Here’s how New Scientist’s article on the COP26 summit opens:
The man charged with leading a successful climate change summit in five weeks’ time insists he is no environmentalist – but is now convinced of the urgency of tackling global warming.
“I’m a normal person, right, I’m not someone who’s some great climate warrior coming into this,” says Alok Sharma, the president of the COP26 meeting, who took up the job in February 2020. “But it has given me a real appreciation and understanding of why it is so vital that we get this right.”
And here’s how the same article quotes Boris Johnson, trying to give his views on the climate crisis a friendlier spin:
“I am not one of those environmentalists who takes a moral pleasure in excoriating humanity for its excess”
I’m sure both of them are telling the truth, that neither considers themselves to be an environmentalist, despite agreeing that climate collapse is a serious, existential crisis that demands action at the highest levels. And making that clear in their public statements is a way of appealing to those who are still skeptical, or too politically partisan to accept that message from people who are sufficiently unlike them to easily write off their views.
But like the people who run for office while insisting they aren’t politicians, there’s something obviously incongruent in someone advocating for the seriousness of climate change while loudly denying that they are an environmentalist. In the same breath, they’re agreeing with the environmental movement’s assessment of reality, while holding onto the idea that the people who arrived at that assessment are kooks, extremists, abnormal people who are best kept at a distance. “They may be right,” this line of thinking goes, “but they’re still nags, scolds, interested only in propping up their own egos by making you feel bad.”
There’s a lot of judgment in those statements, especially in Johnson’s imagined moral sadist, getting off on their sense of superiority. An armchair analysis would lead me to guess previous environmental criticism made him feel guilty, and his response was to assume the intent was to hurt him, personally–because we have a human tendency to assume things are personal, and to assume the worst of those who hurt us. Even if that’s off the mark, the statement itself still shows an imagined category of person, the environmentalist who has chosen the cause because they enjoy making other people feel bad, and Johnson’s need to refute that self-created label.
Ultimately that’s what I think those statements and all the ones like it are about: a need to escape the labels we put on others. In order to understand the world, we need to categorize it, and our understanding of other people is no exception. It is impossible for us to understand the full complexity of even a single other individual, let alone the hundreds or thousands of people we interact with on a regular basis. If we needed to face the entirety of another person every time we dealt with them, we would simply freeze, so instead we create categories: environmentalists are like this, politicians are like that, feminists are like this, and so on. There may be part of us that recognizes these types are constructions and that no one in each group will exactly fit our stereotype, but we still assume it’s true in aggregate: no environmentalist is exactly like x, but collectively they probably come pretty close.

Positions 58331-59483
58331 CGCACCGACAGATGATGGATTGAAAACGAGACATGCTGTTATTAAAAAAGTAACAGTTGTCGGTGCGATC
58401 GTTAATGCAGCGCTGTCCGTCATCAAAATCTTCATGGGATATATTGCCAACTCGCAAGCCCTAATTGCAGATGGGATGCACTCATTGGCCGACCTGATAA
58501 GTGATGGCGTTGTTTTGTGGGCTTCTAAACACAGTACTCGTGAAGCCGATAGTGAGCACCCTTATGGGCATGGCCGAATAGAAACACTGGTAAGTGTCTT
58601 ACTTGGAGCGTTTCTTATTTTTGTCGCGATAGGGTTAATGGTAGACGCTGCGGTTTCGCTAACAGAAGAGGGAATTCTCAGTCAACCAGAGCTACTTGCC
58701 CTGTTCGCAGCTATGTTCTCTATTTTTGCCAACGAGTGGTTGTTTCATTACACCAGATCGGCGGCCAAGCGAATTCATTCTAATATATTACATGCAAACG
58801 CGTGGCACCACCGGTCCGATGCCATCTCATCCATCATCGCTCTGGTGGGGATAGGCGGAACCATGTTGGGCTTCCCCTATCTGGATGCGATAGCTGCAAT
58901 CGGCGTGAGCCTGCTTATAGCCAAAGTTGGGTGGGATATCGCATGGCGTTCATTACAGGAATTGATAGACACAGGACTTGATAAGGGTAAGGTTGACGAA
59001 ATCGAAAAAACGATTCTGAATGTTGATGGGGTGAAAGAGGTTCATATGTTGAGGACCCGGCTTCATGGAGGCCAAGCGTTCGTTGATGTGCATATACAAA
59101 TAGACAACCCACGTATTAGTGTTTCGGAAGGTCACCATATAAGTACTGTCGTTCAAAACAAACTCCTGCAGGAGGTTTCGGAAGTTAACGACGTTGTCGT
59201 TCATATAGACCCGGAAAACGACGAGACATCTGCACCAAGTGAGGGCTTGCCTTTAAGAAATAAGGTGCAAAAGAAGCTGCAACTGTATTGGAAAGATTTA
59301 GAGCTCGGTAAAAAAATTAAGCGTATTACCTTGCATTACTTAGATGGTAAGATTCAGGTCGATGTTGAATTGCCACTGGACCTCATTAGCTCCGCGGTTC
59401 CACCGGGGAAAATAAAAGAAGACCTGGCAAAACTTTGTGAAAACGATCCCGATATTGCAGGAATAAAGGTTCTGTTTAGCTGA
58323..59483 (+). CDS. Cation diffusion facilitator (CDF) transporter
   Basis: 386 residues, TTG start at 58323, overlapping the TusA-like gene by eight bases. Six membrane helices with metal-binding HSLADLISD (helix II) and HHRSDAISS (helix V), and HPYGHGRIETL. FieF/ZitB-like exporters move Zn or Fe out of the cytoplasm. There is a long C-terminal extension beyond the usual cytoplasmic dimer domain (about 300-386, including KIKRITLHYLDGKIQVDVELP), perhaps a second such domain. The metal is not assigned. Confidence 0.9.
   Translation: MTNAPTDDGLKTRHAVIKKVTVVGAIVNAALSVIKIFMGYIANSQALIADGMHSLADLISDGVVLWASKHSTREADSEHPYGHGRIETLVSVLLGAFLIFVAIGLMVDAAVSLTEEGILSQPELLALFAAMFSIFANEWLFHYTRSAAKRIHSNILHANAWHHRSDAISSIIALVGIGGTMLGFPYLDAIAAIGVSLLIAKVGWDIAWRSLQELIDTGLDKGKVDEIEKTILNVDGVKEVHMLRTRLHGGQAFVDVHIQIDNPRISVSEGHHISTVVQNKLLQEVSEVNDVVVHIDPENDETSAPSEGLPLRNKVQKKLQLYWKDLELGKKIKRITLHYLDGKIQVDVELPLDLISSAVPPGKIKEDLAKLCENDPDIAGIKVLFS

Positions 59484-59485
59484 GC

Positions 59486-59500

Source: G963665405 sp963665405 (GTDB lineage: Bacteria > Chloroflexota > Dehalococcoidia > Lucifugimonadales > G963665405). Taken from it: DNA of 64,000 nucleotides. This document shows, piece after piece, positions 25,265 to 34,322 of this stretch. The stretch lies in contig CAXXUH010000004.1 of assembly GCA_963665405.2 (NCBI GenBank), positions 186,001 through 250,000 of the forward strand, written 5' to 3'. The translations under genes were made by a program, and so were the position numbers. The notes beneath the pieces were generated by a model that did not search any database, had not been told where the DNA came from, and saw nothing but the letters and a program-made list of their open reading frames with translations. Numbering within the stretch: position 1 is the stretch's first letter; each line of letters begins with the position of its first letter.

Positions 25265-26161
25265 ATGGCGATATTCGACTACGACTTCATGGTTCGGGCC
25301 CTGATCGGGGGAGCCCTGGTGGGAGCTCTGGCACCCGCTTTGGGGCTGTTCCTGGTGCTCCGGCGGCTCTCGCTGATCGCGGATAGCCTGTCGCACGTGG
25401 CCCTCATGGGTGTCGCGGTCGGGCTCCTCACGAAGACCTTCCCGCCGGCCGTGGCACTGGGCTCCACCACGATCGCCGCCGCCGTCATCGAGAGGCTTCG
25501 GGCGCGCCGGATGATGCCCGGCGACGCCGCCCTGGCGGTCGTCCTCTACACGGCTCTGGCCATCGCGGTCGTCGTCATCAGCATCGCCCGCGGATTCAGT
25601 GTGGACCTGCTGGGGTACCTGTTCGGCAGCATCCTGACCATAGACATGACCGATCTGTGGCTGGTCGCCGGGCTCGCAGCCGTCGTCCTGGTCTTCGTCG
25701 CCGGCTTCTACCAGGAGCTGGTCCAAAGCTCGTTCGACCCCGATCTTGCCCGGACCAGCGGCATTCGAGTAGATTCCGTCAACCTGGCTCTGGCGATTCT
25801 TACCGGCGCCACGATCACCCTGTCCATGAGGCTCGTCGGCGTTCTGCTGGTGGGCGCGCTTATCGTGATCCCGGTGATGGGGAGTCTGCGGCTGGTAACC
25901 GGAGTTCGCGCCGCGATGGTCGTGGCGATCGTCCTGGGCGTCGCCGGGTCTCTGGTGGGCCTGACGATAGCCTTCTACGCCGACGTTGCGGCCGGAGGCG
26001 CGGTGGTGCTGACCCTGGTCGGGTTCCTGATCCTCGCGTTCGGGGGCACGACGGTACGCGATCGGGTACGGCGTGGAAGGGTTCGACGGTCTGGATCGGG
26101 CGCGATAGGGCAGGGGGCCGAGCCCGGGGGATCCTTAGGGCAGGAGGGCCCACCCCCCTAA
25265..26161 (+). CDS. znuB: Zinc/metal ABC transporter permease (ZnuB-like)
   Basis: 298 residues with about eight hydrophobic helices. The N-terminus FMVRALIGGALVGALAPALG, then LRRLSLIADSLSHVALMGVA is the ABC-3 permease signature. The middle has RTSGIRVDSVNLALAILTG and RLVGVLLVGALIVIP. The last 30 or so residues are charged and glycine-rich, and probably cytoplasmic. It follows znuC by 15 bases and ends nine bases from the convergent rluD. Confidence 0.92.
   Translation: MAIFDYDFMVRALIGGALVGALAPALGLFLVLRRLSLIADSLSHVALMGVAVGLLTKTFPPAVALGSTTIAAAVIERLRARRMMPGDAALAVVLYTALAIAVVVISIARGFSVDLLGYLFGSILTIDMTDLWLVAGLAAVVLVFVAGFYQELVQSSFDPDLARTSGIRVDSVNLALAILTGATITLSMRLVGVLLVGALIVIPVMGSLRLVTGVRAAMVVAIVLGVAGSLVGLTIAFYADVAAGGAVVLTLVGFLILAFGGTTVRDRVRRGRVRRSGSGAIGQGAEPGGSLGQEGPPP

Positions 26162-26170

To whatever extent we need to generalize with others, though, we absolutely abhor being the subject of generalizations. So when we find that we’re saying something or taking some action that would peg us as a member of a particular group, we’ll take pains to explain we aren’t actually one of them, despite the superficial similarities. That Platonic ideal we hold of all the categories we create is too simple and too other to capture the complexity that is our own self, and so we instinctively bristle at the thought of being labelled. We are too vast and complex and contradictory to fall under any label, especially ones we’ve already used to write off the views of others, since those labels tend to be the most overly simplistic anyway.
The impulse to refuse the categories we’ve created should act as a reminder that those categories are inherently incomplete. Not false, necessarily, but simplified and abstracted for the purpose of helping us navigate the world. We can’t actually hold the complexity of others in our own heads, but we can recognize that labels sit just as uncomfortably on them as they do on us. If you’re running for office but refuse to call yourself a politician because the term doesn’t reflect your own view of your motivations and experience, recognize that your opponent likely feels the same. If you are trying to agree with a group while pushing against being identified as one of them, try to understand why it’s so important for you to avoid the label, and what assumptions that implies.
If you’re too special to be confined to a category, so is everyone you’ve categorized.